WASHINGTON (10/28/15, UPDATED 2:25 p.m. ET)--As expected, the Federal Reserve held off on raising interest rates at the conclusion of its two-day policy-setting meeting today, casting further doubt over whether the central bank will raise interest rates before next year.
At the outset of 2015, analysts had been all but certain that the Federal Open Market Committee (FOMC)--the Fed’s monetary policy-making body--would nudge interest rates higher at least once this year. But with only one meeting remaining, economists now believe that the Fed will wait until 2016.
“So far, this has been a year of speculating over when the federal funds rate will go up,” Perc Pineda, CUNA senior economist, told News Now. “The U.S. monetary policy stance remains accommodative, meaning that the federal funds interest rate remains unchanged. With the year ending in a couple of months and one more FOMC meeting in December, a rate hike is highly unlikely this year.”
The Fed said it remains confident in the direction of the labor market, though it noted that “the pace of job gains slowed” in recent weeks. It also maintains that inflation will eventually climb to the Fed’s 2% mandate.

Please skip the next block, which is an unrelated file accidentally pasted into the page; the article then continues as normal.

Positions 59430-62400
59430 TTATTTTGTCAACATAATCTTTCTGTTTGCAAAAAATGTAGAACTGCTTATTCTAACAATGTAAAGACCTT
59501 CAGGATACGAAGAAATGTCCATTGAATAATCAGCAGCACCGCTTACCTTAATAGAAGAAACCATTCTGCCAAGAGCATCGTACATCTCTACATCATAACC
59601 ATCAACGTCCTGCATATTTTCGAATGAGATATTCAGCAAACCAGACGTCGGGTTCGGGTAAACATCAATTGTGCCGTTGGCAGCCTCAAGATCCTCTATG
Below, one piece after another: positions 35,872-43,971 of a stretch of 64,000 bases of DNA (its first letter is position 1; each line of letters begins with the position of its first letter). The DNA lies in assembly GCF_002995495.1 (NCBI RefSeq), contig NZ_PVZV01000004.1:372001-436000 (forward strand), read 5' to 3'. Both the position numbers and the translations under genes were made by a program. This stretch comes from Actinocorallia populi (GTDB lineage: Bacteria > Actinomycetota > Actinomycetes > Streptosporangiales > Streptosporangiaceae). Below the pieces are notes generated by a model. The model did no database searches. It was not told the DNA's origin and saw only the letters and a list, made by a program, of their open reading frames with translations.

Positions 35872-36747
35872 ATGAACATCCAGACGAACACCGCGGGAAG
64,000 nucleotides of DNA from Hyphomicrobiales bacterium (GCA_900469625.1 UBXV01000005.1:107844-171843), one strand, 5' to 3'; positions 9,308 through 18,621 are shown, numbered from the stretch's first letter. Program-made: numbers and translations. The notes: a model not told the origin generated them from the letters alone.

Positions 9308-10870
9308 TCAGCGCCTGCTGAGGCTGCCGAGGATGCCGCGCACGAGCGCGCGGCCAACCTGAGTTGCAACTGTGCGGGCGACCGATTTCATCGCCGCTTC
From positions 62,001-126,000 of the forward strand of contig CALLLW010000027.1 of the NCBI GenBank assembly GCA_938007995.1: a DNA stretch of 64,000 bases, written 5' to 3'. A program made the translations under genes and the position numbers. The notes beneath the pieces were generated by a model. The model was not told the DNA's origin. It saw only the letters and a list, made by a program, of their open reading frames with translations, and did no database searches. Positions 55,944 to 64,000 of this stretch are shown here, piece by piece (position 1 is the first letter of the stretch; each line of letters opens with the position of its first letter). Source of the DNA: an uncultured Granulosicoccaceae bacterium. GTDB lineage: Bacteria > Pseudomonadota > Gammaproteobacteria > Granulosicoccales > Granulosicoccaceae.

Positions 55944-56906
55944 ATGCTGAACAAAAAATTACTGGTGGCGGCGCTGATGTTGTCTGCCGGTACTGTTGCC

But “inflation has continued to run below the committee’s longer-run objective, partly reflecting declines in energy prices and in prices of non-energy imports,” the Fed said. “Market-based measures of inflation compensation moved slightly lower.”
The FOMC added that while it expects inflation to remain low in the near term, it should “rise gradually toward 2% over the medium term.”
It also reiterated that it won’t raise interest rates until the committee has seen further improvement in the labor market, and until it is “reasonably confident that inflation will move back to its 2% objective.”
Furthermore, the Fed said that once the labor market and inflation rise to levels it deems fit for a rate hike, economic conditions may still, for some time, warrant keeping the federal funds rate below normal levels.
The FOMC’s final policy-setting meeting of the year is scheduled for Dec. 15-16.